Regulars on the river say this storied riverboat has a resident ghost.
Story and photos by Jackie Sheckler Finch

An early morning fog shrouds the river as the Delta Queen makes her way into the port of Cincinnati. River fog, according to a legend, is caused when Old Man River smokes his pipe. Deckhands long ago dribbled bits of tobacco into the river as they stood on the deck enjoying a brief smoke. When Old Man River collected enough tobacco for his pipe, he’d light up and the river filled with fog from his smoke.


Capt. Mike Williams stands next to the portrait of Capt. Mary B. Greene, matriarch of the Delta Queen steamboat. “Ma” Greene’s ghost reportedly has been seen and experienced on the boat.

Superstition, far-fetched tales and ghost stories are haunting aspects of a river’s culture. It’s fitting, then, that the storied Delta Queen riverboat has a good ghost story even Mark Twain would love.

The Queen’s resident ghost

Based in Cincinnati, the Delta Queen has been plying the waters since 1926. As the nation’s oldest operating overnight steamboat, the Delta Queen is a National Historic Landmark.

Many crew members and Delta Queen passengers report close encounters with a benevolent presence presumed to be Mary Becker “Ma” Greene. One of the country’s earliest female riverboat pilots, the diminutive lady and her husband, Capt. Gordon C. Greene, owned Greene Line Steamers, Inc. The family bought the Delta Queen in 1947, and the business became the Delta Queen Steamboat Company. In 2006, the Delta Queen and American Queen became part of the Majestic America Line based in Seattle, Wash.

“The spirit of Mary B. Greene is how I met my wife,” says Delta Queen Capt. Mike Williams. “I have no doubt about that. I believe it was definitely arranged by Capt. (Mary) Greene.”

More than two decades ago, Williams says, the Delta Queen was under way when he was contacted in the middle of the night. A new purser, Myra Frugere, was concerned about a guest. An elderly lady had called to say she was ill and feeling cold, so the purser asked Williams, who has medical training, to check on her.

“The stateroom was empty,” Williams says. “I looked at the passengers’ manifest and the cabin was unoccupied.”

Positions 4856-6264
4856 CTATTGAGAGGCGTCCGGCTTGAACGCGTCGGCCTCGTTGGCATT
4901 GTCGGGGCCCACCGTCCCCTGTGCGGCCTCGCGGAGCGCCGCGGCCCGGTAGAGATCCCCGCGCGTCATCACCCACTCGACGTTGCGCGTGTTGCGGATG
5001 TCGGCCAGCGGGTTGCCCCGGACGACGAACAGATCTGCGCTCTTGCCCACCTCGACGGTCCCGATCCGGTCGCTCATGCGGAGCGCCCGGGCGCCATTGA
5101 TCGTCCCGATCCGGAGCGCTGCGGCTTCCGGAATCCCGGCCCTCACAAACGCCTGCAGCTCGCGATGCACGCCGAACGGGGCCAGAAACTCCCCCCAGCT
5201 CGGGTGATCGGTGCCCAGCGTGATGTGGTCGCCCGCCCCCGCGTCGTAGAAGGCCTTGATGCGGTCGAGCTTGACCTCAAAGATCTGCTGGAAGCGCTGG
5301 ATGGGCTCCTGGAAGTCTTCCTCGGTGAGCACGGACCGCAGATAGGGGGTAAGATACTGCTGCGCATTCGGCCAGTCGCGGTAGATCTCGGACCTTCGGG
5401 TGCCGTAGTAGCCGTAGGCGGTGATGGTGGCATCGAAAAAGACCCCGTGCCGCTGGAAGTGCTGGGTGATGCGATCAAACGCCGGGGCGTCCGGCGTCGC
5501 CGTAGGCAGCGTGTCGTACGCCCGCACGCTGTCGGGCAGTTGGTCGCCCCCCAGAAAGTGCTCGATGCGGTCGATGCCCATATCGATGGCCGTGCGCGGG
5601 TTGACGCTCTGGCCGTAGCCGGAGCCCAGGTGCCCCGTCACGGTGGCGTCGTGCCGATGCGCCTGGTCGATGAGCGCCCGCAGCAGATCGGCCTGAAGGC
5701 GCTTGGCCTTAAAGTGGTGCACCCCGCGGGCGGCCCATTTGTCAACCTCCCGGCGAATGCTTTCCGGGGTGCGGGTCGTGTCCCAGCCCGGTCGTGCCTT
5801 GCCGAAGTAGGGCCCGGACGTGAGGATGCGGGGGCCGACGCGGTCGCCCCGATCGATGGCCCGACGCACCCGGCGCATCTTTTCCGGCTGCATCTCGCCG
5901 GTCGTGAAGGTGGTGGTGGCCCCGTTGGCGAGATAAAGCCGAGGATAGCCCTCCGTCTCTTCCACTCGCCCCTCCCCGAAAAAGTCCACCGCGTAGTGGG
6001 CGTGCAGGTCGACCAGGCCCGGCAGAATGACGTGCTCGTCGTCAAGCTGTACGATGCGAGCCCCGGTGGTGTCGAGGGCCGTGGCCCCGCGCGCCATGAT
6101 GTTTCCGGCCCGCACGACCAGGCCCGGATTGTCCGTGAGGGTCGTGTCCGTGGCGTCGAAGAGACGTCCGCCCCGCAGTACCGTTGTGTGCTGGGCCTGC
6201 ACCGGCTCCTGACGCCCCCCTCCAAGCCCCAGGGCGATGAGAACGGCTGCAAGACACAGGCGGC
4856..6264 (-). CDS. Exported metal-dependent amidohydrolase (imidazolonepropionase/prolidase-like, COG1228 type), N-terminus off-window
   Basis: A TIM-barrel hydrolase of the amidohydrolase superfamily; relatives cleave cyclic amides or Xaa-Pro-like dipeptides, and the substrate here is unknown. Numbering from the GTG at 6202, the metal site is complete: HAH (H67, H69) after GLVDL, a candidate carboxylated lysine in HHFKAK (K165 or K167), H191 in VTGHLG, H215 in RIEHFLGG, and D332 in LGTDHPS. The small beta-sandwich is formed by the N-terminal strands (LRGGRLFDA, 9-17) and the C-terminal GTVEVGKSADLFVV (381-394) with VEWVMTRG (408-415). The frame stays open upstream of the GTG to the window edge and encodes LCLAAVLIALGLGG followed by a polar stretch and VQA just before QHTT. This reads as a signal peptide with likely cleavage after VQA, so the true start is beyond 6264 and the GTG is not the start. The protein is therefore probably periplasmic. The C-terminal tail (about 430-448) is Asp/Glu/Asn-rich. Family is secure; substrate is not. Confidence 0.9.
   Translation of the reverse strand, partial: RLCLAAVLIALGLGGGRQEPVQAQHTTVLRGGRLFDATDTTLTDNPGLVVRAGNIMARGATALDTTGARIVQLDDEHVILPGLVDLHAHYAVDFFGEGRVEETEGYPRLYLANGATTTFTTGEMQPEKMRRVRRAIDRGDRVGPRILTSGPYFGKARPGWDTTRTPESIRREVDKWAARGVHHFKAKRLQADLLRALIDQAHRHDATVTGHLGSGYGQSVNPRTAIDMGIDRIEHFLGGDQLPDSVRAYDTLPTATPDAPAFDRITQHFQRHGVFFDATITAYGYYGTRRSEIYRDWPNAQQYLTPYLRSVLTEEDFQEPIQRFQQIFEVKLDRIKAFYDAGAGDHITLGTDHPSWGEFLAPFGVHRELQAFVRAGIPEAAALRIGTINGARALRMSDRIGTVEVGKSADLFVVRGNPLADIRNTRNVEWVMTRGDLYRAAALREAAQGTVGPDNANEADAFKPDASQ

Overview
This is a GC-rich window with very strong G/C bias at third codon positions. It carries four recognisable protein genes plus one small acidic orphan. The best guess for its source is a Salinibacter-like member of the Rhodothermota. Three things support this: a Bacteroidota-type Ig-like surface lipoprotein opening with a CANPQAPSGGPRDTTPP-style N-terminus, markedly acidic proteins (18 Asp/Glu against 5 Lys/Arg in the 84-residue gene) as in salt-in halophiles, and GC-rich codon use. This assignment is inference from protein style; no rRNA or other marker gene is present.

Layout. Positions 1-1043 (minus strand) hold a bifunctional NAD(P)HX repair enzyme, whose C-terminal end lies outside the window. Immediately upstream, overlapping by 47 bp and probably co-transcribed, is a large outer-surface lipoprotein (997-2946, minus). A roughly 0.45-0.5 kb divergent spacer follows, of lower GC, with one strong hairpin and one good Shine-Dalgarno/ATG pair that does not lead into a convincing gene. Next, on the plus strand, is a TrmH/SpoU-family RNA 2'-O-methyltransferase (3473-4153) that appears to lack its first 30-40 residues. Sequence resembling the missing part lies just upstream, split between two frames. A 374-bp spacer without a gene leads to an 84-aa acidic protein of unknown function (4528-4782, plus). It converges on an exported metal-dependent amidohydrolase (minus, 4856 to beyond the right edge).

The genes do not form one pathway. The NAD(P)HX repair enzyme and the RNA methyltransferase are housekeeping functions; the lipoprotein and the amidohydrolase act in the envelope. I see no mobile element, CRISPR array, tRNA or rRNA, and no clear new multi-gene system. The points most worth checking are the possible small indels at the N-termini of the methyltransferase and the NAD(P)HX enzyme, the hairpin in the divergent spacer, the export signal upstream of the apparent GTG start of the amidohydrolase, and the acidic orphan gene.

Returning to the purser, Williams found a frightened young lady. “She said there was an old lady staring at her through the window. I offered to walk her back to her cabin because she seemed so upset.”

As they passed by a painting of the late Greene, the young woman pointed and exclaimed, “That’s the lady I saw.”

Williams and Frugere later married and they often tell people that Greene introduced them.
Greene spent 59 years on steamboats, regaling guests with her stories. Fittingly, she died in her cabin on the Delta Queen in April 1949.

The Vessel’s Guardian

Crew members believe Greene’s helpful spirit keeps watch over her beloved boat and its crew.
Like the time when Williams, then a first mate, slept alone on the vessel during its annual refurbishment in 1982 and was awakened by an urgent whisper. Thinking someone had boarded the boat, Williams followed the sound of a slamming door to the engine room. There he discovered river water rushing in from a broken intake pipe for the steamboat’s boilers.

“Had I not been awakened, the boat might have sunk,” Williams says. “I think there is some spirit that looks after the Delta Queen.”

Other crewmembers describe seeing an older woman in a long green robe or old-fashioned dress in one of the steamboat lounges. Marcie Richardson, the Delta Queen historian, recalls meeting the apparition shortly after joining the steamboat company.

For three nights in a row, Richardson says she caught a glimpse of a woman in a 1930s dress. But when she turned to get a better look, Richardson said the woman just disappeared. Reporting the incident to the cruise director, Richardson was surprised when he led her to Greene’s portrait. The ghostly woman she saw drifting by was indeed the long-gone boat captain.

Jackie Sheckler Finch is a contributor from Bloomington, Ind.

Sept/Oct 2008 Issue


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